In yet another example of “to hell with objectivity” in contemporary public education, a math teacher at a Rhode Island high school will be taking some 50 students to the “Women’s March on Washington” on January 21, the day after Donald Trump’s inauguration.
The instructor, Central Falls High School’s Seth Kolker, says he organized the trip to “help students ‘channel their fear, anger and confusion'” post-election, according to the Providence Journal.
“When I mentioned the Women’s March on Washington to my students, their enthusiasm was overwhelming,” Kolker says. “The potential to take part in a peaceful protest in the name of human rights – it just makes so much sense.”
Kolker has “independently organized” the DC sojourn.
[Kolker coordinated the trip] to help students “channel their fear, anger and confusion” after the election, when they began asking such questions as, “Will I be deported,” or “Are Latinos going to be allowed to go to high school in America anymore? …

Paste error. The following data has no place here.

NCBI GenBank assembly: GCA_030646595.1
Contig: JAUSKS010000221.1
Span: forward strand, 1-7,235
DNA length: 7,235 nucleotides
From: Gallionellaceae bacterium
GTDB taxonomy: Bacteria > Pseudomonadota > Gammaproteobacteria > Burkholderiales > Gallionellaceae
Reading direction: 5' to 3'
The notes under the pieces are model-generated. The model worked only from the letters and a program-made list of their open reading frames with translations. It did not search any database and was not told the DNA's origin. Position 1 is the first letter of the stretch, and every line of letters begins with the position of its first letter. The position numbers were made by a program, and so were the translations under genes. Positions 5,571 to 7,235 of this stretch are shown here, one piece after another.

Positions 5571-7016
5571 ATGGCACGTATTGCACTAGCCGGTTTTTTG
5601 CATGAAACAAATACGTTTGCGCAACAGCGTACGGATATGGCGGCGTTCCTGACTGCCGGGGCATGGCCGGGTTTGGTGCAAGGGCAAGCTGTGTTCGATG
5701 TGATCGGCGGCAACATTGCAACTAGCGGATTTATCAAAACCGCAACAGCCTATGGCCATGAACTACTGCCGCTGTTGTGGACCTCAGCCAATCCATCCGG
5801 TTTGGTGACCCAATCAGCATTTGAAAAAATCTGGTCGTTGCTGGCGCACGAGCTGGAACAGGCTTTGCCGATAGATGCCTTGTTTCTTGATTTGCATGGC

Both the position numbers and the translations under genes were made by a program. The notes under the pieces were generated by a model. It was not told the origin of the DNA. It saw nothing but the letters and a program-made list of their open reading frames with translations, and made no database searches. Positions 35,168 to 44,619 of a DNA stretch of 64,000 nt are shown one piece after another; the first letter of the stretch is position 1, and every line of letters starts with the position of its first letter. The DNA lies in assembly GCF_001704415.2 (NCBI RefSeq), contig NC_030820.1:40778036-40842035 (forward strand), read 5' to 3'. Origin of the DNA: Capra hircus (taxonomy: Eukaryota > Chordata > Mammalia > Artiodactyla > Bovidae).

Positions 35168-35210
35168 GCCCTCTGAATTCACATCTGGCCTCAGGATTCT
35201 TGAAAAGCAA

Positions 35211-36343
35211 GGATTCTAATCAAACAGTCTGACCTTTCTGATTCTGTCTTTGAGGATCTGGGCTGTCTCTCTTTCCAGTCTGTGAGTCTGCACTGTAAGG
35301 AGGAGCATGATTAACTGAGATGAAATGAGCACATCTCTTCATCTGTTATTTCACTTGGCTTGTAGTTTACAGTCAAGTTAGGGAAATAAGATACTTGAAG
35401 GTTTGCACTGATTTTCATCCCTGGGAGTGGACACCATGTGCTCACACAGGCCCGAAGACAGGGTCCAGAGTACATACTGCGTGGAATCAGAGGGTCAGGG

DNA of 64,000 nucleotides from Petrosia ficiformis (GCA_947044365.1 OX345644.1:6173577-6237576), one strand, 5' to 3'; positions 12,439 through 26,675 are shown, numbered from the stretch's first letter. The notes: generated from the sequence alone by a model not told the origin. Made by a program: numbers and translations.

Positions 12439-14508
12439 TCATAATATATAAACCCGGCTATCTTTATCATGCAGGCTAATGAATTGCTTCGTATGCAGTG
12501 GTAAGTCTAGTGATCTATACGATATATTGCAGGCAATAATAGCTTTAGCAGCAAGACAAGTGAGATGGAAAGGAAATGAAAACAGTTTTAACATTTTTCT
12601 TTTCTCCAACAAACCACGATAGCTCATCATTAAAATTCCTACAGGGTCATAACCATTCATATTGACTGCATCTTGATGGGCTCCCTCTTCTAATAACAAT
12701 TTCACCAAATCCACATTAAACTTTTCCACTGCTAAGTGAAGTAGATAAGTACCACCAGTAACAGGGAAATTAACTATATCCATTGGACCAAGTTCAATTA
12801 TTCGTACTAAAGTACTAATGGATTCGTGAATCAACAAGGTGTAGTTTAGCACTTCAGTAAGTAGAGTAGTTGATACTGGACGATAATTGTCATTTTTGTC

“My students have concerns that range from the security of their families, to their rights as transgender children, to the very functioning of our core democratic institutions.”
The Rhode Island Chapter of the Women’s March on Washington helped the group raise $7,000 towards bus transportation and insurance through Crowdrise. Kolker expects they will reach their $8,000 goal. This is not a school trip, though most are Central Falls students and many attend Central Falls High.
Yumilka Munoz, 16, and her brother Yelvin Munoz, 17, are also among the Central Falls group. …
[She] says, “I have a lot of friends who don’t have papers. And they think because [Trump] won, they’re going to be thrown out of the country. They are super nervous. They don’t know what to do.”
She says she’s excited about her first trip to the nation’s capital, her first venture into activism, and learning more about “what’s going on” in this society.
It may come as little surprise that Kolker sees no problem with his advocacy; he’s only 24 years old.
According to his GoFundMe page, Kolker’s a second-year teacher through the Teach for America program. He writes that Central Falls HS plays host to the “lowest income levels in Rhode Island” where a total of 50% of the student body needs either special education and/or ELL (English Language Learner) services.